We all do it. We all feel guilty about it later. We all pretend to not see it when we see presenters do it live or when it's done in a video.
It's demo data. Useless, often completely random, sometimes requiring a disclaimer that it isn't based on real life so that nobody gets offended or calls the lawyers. But we're surrounded by demo data, or testing data, or "I just wanted to see what the component looks like" data and if you are reading this article you are probably guilty too. Don't worry, nobody minds the ten minutes it takes sometimes to write up a quick class and generator for some data. There isn't some great anti-achievement clock running to record every time us developers spend some time lining up a few ducks so we can properly see what a view looks like with data. And if there was, we'd all be in trouble.
Take Some Time
Components like the RadGridView (any .Net flavor) don't just offer standard grid-y things like sorting, filtering, and grouping, but also a fast and responsive data engine with cool bells and whistles like multi-cell selection, a variety of exports, and interoperability with other components in the suite and platform.
However, now that you've got your Grid component working, you need some data to display. Since the senior devs get upset when you start grabbing data from random sources around the office (guilty as charged :D), you decide to write up a few quick classes to display "remote data".
~10 minutes later you've got a class and a quick generator to populate out a list, it's tied to RadGridView, and you've got a functional control to bring to the powers that be to show off the wisdom they made in purchasing a Telerik UI suite. The demo goes so well that there are questions -
"Can it display hierarchical data?" - Well yes, but the class isn't set up to be hierarchical. Give me a few minutes to get that setup...
"Are there charts? We need financial charts!" - Sure, I haven't looked at them, once I make that class hierarchical I'll work up some financial data as well...
"Excellent, you'll be ready just in time for your review!" - Review?! But I've got a ton of demo data to write up!
You can see where this is headed.
Save Some Time
Nobody wants to rush through getting demo data ready for a new component suite when the powers that be are sitting around waiting for your demo so they can finish your review. That's pressure!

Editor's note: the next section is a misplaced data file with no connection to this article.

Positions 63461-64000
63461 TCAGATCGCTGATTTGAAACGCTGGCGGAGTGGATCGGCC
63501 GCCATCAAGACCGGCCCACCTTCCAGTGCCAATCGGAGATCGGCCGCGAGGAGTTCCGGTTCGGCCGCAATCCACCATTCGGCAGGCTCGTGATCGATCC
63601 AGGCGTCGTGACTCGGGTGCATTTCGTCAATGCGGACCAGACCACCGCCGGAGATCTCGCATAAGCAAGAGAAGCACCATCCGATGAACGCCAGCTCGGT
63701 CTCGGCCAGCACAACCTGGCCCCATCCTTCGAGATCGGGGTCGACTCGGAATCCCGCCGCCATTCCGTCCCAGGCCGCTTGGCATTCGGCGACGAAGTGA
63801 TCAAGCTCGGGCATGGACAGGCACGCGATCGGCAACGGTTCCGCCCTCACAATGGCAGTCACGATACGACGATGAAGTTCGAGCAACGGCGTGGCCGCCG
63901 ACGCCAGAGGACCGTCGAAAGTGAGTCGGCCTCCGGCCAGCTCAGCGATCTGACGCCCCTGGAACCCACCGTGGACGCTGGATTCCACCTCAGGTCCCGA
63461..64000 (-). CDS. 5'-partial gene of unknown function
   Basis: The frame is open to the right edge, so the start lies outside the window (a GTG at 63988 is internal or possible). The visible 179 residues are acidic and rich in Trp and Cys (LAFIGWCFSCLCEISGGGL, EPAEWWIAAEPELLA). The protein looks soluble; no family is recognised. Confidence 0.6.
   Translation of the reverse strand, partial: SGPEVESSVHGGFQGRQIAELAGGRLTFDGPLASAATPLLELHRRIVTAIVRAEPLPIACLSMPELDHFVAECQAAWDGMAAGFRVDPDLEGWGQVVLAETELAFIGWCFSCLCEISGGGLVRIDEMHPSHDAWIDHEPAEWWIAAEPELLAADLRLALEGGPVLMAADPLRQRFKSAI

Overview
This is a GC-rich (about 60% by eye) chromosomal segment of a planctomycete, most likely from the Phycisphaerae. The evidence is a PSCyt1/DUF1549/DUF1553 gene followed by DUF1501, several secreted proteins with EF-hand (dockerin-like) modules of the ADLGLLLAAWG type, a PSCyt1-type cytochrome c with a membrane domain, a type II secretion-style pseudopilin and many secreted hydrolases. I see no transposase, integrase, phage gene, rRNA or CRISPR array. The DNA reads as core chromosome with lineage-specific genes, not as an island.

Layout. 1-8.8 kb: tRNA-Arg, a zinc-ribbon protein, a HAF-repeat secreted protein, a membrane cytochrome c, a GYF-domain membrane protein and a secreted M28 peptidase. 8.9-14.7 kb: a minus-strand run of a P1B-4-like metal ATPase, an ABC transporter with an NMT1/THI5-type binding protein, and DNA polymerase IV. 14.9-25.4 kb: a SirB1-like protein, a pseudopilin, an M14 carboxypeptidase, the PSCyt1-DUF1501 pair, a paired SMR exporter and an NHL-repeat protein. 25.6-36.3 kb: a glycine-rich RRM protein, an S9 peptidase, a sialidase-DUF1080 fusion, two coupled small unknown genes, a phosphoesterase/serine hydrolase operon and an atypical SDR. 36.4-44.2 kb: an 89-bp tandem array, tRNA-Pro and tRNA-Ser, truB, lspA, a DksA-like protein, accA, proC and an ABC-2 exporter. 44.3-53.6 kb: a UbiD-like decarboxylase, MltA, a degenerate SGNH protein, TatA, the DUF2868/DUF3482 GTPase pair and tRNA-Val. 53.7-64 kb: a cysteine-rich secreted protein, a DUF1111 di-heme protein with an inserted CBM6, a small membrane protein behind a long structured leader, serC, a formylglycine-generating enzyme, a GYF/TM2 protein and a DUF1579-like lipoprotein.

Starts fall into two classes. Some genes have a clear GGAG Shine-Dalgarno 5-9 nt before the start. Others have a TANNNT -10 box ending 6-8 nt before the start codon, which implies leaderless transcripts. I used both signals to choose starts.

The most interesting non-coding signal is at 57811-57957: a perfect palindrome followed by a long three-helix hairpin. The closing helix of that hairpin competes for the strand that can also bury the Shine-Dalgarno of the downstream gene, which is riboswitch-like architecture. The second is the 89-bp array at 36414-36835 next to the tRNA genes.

Understanding this is a daily risk developers have to deal with, I'd like to introduce a small side-project to help users with Telerik .Net components either get off the ground or whip up a quick view to test a control. The Telerik.UI.Net.DemoLibrary project is live and public on Github as I write this and was also used (but not highlighted) in our previous post about .NET - The Bad Parts.
Let's take a look inside to see what resources are available within the library. Assuming we're all familiar with Visual Studio, here's a class diagram of the classes contained in the .01 Alpha version:
Each of these class types has a generator for creating either individual items of a given class or a List<T> of the class. If we go straight to Solution Explorer we can see what some of the Generators look like:
Neat, right? As you can see the alpha tag applies since some generators have optional parameters and some require a concrete parameter. Over time I plan to iron out these rough edges, but I wanted to first get a sense about which would be more useful for developers. Since it's on Github, however, feel free to recompile with any tweaks or changes locally, or provide me with feedback and I can look to include it in library updates.
Since we had some code-reuse issues within code generation, there are also some auxiliary utilities which made sense being public. You can find these within the Static folder:
So in case you need a quick list of names, countries, cities, books, or want either a random length string (TextGenerator.GetRandomLengthText) or a random sentence (.GetRandomText()) you're covered. Need an email? Use .GetEmail() to produce a name from the names list '@fakegmail.com' email address so it will pass email validation. TextGenerator may get split from a TextSource and move to the Generators folder, but again, alpha version and feedback is welcome.
Back to Work!
At the end of the day this won't generate the same type of buzz as a new product release, but if you're a developer like the rest of us, little utilities like these which save time and make the day a little easier are worth their weight in bytes. So head over to Github, grab a copy of the library, submit feedback on what you'd find useful, and have fun saving time while developing.